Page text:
Vast Amounts of Printing

“Aflac’s print demands can be daunting,” reveals Bonsell. 

A case in point is a marketing campaign that Aflac launched this spring. This campaign required Communicorp to produce 1,020 different print projects within a 60-day period. This equated to approximately 109,900,000 individual pieces. Simultaneously, 500 unrelated jobs (both Aflac and commercial) were also in production. 

“If we had not constructed the proper workflow to meet these needs, we could not have produced all this work without outsourcing,” concedes Bonsell. 

Meanwhile, Communicorp had committed to several important new equipment purchases. The centerpiece was a new 10-color Heidelberg Speedmaster XL 105 press with a CutStar roll sheeter. New cutters, folders, die cutters and software were added to support this behemoth, and all of this had to be considered for any new workflow system. The arrival of all this new technology challenged current organizational efforts, and Dahlin and Bonsell exhorted managers to envision a future in which the company could reduce costs and increase productivity.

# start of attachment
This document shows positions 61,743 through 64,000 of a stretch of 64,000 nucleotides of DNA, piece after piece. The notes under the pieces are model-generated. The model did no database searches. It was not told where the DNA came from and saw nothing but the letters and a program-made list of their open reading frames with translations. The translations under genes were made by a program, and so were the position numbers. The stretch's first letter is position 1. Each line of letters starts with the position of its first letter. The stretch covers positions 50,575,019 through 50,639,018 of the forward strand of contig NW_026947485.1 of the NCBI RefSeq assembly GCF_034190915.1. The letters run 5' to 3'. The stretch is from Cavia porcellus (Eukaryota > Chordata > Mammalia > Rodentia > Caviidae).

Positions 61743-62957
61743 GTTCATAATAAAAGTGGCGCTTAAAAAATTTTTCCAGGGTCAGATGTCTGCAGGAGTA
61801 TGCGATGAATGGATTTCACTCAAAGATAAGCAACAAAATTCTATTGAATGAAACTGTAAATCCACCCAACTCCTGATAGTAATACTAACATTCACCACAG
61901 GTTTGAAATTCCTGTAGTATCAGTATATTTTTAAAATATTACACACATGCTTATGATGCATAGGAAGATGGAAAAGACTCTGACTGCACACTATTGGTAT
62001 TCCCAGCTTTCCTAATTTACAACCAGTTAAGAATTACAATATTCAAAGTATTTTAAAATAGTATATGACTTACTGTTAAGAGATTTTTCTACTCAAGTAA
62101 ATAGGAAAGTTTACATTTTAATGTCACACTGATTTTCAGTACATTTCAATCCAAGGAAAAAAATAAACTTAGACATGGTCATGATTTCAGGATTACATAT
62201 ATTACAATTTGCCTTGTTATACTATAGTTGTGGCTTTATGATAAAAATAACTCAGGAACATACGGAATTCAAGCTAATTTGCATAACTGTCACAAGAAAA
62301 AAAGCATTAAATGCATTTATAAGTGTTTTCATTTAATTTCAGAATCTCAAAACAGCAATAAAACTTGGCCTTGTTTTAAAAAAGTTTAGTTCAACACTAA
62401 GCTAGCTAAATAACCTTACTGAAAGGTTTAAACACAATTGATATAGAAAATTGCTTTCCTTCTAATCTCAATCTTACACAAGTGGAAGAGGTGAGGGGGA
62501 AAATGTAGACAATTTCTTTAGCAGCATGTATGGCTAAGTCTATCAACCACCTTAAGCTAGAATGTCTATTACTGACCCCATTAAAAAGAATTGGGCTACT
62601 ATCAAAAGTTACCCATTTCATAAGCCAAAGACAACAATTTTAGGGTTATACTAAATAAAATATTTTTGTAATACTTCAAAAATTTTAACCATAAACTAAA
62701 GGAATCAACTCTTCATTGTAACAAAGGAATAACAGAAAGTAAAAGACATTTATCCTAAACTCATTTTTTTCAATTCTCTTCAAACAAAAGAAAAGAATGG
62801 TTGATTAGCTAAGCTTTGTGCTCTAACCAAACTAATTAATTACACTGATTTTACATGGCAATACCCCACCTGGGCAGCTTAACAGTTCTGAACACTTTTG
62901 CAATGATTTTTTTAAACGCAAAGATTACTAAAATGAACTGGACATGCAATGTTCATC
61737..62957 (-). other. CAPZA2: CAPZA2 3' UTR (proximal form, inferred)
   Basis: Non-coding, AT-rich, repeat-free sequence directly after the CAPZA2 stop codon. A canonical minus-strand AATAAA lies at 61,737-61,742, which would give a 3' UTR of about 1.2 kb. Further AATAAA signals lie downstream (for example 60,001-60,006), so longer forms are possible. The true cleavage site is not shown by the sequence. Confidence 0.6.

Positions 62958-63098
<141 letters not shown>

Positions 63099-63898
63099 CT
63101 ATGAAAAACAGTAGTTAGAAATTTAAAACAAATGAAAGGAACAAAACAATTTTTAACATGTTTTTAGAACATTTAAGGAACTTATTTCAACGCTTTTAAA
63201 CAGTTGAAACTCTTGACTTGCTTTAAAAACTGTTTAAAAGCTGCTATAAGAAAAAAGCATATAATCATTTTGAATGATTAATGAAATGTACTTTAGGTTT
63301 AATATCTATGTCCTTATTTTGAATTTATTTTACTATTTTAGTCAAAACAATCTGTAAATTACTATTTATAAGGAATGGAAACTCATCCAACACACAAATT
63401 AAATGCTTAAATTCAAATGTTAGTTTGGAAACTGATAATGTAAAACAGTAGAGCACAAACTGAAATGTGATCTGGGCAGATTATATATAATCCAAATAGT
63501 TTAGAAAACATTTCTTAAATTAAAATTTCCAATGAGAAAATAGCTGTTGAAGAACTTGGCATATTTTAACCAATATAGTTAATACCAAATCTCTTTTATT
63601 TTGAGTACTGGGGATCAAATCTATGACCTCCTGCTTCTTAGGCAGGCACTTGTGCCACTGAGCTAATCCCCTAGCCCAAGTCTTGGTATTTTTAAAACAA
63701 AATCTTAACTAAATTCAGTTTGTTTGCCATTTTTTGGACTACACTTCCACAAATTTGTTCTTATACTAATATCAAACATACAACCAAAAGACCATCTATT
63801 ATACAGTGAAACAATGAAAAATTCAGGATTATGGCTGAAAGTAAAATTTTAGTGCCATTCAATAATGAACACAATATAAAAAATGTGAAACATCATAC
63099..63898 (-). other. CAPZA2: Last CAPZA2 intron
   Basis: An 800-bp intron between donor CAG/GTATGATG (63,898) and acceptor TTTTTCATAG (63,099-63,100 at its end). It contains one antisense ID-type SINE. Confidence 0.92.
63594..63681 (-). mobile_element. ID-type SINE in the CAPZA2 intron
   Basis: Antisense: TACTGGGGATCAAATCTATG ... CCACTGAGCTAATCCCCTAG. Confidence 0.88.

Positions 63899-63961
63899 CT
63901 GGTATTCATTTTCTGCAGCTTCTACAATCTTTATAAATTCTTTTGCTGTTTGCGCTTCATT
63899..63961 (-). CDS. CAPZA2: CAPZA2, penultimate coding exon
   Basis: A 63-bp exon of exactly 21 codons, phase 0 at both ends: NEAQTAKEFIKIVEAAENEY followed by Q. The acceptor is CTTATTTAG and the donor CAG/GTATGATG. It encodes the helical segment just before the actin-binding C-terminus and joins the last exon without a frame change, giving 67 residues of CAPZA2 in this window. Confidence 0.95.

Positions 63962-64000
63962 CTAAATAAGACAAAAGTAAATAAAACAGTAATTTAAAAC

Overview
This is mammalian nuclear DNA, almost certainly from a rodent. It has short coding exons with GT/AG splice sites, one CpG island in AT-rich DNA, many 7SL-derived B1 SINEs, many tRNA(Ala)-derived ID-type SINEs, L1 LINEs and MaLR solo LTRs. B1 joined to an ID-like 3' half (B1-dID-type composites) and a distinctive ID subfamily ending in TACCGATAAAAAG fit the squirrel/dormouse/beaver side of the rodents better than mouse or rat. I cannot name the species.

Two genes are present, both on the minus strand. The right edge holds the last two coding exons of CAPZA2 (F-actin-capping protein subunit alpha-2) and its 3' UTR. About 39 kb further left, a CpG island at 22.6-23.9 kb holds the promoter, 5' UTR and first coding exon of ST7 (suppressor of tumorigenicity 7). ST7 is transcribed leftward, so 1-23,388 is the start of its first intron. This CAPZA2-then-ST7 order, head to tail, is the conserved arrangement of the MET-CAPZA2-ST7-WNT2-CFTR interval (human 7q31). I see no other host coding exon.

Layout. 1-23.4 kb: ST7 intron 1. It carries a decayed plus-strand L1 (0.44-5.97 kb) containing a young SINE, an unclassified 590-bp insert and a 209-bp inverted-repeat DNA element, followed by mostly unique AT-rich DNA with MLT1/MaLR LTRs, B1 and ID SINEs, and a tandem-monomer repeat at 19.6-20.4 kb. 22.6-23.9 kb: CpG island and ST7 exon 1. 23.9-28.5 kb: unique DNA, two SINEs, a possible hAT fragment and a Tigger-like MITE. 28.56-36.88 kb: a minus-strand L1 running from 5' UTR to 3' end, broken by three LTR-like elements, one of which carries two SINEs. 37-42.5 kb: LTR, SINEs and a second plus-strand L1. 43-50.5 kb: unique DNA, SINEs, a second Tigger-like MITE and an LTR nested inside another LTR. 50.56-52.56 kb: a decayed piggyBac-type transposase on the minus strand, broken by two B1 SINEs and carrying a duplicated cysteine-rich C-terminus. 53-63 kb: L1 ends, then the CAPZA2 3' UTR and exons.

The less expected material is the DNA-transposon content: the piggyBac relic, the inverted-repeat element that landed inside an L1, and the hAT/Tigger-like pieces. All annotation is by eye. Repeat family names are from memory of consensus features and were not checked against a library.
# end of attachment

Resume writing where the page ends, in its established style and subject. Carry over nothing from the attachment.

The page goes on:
It was soon determined that the incumbent system could not provide the level of detail necessary to go forward, and a very thorough search began for providers of a new MIS (management information system). EFI Pace Systems seemed to best fit the operation because of its ability to integrate with multiple existing software and hardware products. 

EFI created a Web portal specifically for Aflac work. Aflac’s marketing team, through this dedicated Web ordering portal, can now select a product, immediately check a PDF to ensure that it is the correct piece, receive a customized price estimate, forward an e-mail to the appropriate individual within Aflac for approval and send the job specifics to Communicorp, all in just a few clicks. Once the online order is entered, it queues up on the Communicorp server for job entry into the Pace MIS.